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Kevertsz
Tasting Saline Flush

As an Emergency Nurse, I've noticed this, too, with our peripheral lines. (Our central line pts. are usually too sick to care). I didn't believe it before when I rarely heard of it (Why, NS just "blends right in with the body.") It does seem more frequent now (~15%, and more likely with rapid push). Nowadays, however, more lines are locked than infused or TKO'ed. I now caution patients about it. I'll have to try the "hold your breath" tip!

 

Sincerely,

Tom Trimble, RN CEN

lynncrni
This is call dysguesia and

This is call dysguesia and occurs with all brands of saline flush. It can be related to the other medications that the patient is taking or directly to the disease itself. Several years ago, I wrote a white paper on this and did not find any real physiological explanation for it happening.  Many drugs cause the same or similar problems.

 

Lynn Hadaway, M.Ed., RN, BC, CRNI

www.hadawayassociates.com

Lynn Hadaway, M.Ed., NPD-BC, CRNI

Lynn Hadaway Associates, Inc.

PO Box 10

Milner, GA 30257

Website http://www.hadawayassociates.com

Office Phone 770-358-7861

rivka livni
Yes, I hear it from
Yes, I hear it from patients, I would say about 20-30%. I am sure there are other nurses who will agree.
blacba
When I was a pt back in
When I was a pt back in 2005, I had this happen to me via a peripheral iv.  I never believed my pts until it happened to me. 
Jamie L Hamm
I have found this with some

I have found this with some patients but can not be an indicator of placement.  You can be  up the IJ with a PICC and they can still say they taste it.  In my practice as a floor nurse I would here this frequently with central lines.

Jamie Hamm

RN, BSN

heatherev
Ok.  I'm a patient, with a

Ok.  I'm a patient, with a picc line and although this conversation is old, felt the need to contribute my theory.  I do taste the saline.  I have tried turning my head away, but realized that when I taste it is NOT when I inhale, but rather when I exhale.  At first, I thought I was simply smelling the saline which is why I turned away.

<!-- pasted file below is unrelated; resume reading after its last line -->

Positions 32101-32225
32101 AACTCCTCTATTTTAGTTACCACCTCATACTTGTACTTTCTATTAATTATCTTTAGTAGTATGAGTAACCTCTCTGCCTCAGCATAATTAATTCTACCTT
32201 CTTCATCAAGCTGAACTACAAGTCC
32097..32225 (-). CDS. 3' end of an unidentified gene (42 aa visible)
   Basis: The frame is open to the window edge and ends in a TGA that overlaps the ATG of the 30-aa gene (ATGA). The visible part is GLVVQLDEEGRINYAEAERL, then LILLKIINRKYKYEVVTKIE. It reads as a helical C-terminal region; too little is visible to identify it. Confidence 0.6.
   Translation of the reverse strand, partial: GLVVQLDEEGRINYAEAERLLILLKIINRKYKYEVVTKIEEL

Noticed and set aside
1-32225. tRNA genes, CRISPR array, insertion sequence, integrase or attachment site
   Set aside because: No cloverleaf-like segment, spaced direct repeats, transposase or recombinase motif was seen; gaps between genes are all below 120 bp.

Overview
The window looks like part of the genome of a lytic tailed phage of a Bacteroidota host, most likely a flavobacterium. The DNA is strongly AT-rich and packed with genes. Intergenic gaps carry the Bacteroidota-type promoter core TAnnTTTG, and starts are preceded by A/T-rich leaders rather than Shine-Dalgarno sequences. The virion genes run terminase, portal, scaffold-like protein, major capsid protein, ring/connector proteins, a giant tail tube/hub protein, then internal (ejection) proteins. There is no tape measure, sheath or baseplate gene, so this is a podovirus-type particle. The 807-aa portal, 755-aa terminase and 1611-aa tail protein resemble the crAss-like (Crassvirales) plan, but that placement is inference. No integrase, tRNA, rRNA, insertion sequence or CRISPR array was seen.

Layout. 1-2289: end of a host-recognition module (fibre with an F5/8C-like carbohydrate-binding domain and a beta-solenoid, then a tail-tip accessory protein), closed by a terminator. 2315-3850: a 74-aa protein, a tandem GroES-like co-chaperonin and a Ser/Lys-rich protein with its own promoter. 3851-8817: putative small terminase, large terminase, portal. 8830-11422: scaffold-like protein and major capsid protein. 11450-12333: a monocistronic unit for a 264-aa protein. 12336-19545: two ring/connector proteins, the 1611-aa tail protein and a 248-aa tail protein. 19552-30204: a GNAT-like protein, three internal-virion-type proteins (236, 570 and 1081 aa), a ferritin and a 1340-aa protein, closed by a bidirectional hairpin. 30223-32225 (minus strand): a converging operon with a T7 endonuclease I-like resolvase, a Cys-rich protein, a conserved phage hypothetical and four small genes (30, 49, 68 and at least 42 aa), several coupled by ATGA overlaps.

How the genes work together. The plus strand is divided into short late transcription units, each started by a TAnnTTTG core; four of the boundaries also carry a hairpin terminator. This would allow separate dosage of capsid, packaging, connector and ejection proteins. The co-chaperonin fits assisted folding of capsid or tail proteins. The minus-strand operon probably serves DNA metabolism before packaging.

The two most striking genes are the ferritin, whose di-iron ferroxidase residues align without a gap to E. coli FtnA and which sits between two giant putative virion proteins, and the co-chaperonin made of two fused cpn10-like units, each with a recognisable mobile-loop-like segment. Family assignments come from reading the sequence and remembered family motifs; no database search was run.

Here's my theory- the saline is flushed directly into the veins entering the heart with the rest of your de-oxygenated blood.  The next step according to a blood flow through the body chart I googled is "GUESS WHERE" the lungs.  So, the saline is flushed and then pumped very quickly to the lungs in a blood/saline solution.  Because waste in the body (i.e. alcohol) is often expelled through the lungs, my guess is that the taste your patients are complaining of is simply the "smell" of the saline rushing through their lungs.  So, tell them to hold their breath.. and they won't "taste it" anymore.

 

Phenomenon solved :)

BJ Emory
I actually have 2 patients
I actually have 2 patients currently, both with ports and both on TPN who complain of a fish taste with one particular brand of saline flush and not with another brand.  As long as send the right brand there are no complaints!

BJ Emory, RN, CRNI

Infusion Education Co

bartina
Nancy Rose RN IV Team VA

Nancy Rose RN IV Team VA Medical Center Wilmington, DE (800) 461-8262 ext 4830

sorry for the double send. 

Nancy Rose 

bartina
Nancy Rose RN IV Team VA

Nancy Rose RN IV Team VA Medical Center Wilmington, DE (800) 461-8262 ext 4830

I too have had patients tell me they could taste the saline flush. Only after we began using prefilled syringes did a patient report tasting or smelling the flush. Heather's explanation is satisfying. Next time a pt reports the taste/smell, I will suggest holding one's breath. Thanks. 

Nancy Rose 

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